- “Safety-valve” institutions – processes such as grievances, whistle-blower policies, complaint mechanisms – tend to focus on releasing tension. Over time, this kind of displacement towards non-realistic aims is dysfunctional for the social system since the fundamental causes of the conflict are not addressed (pg 46), while pressure to modify the system to meet changing conditions is reduced (pg 48). Again, this helps explain why INGOs, which have adopted many “safety-valve” processes over the last decade, often mandated by INGO Codes (ACFID, InterAction, etc.), struggle to adapt to disruptive change – pressure that could come from positive conflict is dissipated towards non-realistic aims;
Coser reaches conclusions that help understand why conflict inside INGOs can be so toxic. It’s because our team-members tend to involve their “total personalities” in their work:
- “In groups that appeal only to a peripheral part of their members’ personality … in which relations are functionally specific and affectively neutral, conflicts are apt to be less sharp and violent than in groups wherein ties are diffuse and affective, engaging the total personality of their members. In effect, this suggests that conflicts in groups such as Rotary Clubs or Chambers of Commerce are likely to be less violent than in groups such as religious sectors or radical parties of the Communist type” (or, I would add, INGOs). “Organisations of the latter kind aim at encompassing the total personality, hence the bond between the members is much stronger there than in groups where segmental types of relations prevail. If total personalities are involved, there is also a greater likelihood that nonrealistic elements will enter into realistic conflict situations. Hence such groups will tend to suppress conflict, but if it occurs nevertheless, it will be intense and passionate” (pp 68-69). This is a brilliant insight, that explains the intensity of intra-INGO conflict that I’ve observed and written about;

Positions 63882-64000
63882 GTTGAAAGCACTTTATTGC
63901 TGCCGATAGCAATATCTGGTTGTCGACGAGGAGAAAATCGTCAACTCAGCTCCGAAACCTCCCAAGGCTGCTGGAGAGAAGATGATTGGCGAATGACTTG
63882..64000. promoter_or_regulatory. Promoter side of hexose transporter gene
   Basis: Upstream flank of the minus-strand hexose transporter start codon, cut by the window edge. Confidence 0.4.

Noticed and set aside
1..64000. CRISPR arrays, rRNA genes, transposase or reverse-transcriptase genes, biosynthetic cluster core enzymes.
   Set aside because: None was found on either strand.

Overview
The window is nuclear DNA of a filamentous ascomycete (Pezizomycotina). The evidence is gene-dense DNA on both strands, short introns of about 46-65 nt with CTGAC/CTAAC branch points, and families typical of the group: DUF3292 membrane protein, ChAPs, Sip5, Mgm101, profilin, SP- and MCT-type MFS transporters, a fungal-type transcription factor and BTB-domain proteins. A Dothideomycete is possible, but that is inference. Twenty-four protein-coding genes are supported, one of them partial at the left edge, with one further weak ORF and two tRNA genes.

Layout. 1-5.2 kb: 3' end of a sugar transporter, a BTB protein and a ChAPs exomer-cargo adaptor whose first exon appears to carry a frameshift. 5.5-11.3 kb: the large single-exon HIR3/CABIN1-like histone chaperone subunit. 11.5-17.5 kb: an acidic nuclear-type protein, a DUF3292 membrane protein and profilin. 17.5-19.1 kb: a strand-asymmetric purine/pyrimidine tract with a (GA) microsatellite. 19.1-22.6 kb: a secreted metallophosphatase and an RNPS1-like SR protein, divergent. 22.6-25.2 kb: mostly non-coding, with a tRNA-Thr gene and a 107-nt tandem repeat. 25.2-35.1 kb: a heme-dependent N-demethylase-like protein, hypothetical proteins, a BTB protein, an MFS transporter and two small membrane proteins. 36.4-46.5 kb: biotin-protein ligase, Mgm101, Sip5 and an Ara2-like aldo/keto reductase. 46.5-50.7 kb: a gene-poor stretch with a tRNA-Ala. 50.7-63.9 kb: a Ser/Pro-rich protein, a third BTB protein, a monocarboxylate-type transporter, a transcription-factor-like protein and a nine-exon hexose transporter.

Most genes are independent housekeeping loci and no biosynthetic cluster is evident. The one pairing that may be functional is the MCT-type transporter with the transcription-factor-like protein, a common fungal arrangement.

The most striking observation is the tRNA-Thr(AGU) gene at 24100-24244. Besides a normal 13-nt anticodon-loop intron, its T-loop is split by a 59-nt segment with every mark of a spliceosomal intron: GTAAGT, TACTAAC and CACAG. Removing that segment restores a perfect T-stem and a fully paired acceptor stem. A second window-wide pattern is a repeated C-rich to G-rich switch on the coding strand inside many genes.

- Simmel’s proposition, outlined on Coser’s page 111, adds to this understanding: “The parties’ consciousness of being mere representatives of supra-individual claims, of fighting not for themselves but only for a cause, can give the conflict a radicalism and mercilessness which find their analogy in the general behaviour of certain very selfless and very idealistically inclined persons… any yielding … any peace prior to the wholly decisive victory would be treason against that objectivity for the sake of which the personal character has been eliminated from the fight.” Conflicts involving the “whole person”, in which the individual fights “not for self but only for the ideals of the group they represent, are likely to be more radical and merciless than those that are fought for personal reasons” (pg 118);
- Similarly, on pages 152-153, Coser asserts that closely-knit groups with high personality involvement tend to suppress conflict, as the intensity and intimacy of relations means that conflict is threatening, dangerous. Feelings of hostility tend to accumulate, and when conflict does break out, it is particularly intense, firstly “because the conflict does not merely aim at resolving the immediate issue … all accumulated grievances which were denied expressions previously are apt to emerge … secondly, because the total personality involvement of the group members makes for mobilisation of all sentiments in the conduct of the struggle … likely to threaten the very root of the relationship” (pp 152-153.)
It’s clear why conflict inside INGOs can get pretty intense!
Related to my other insight, about the functions of conflict, Coser focuses mostly on how conflict brings the need for change to light, and how it can unify groups. More on this aspect of the book in a future posting …
Highly recommended for anybody who wants to understand conflict dynamics inside INGOs, and inside extremist movements.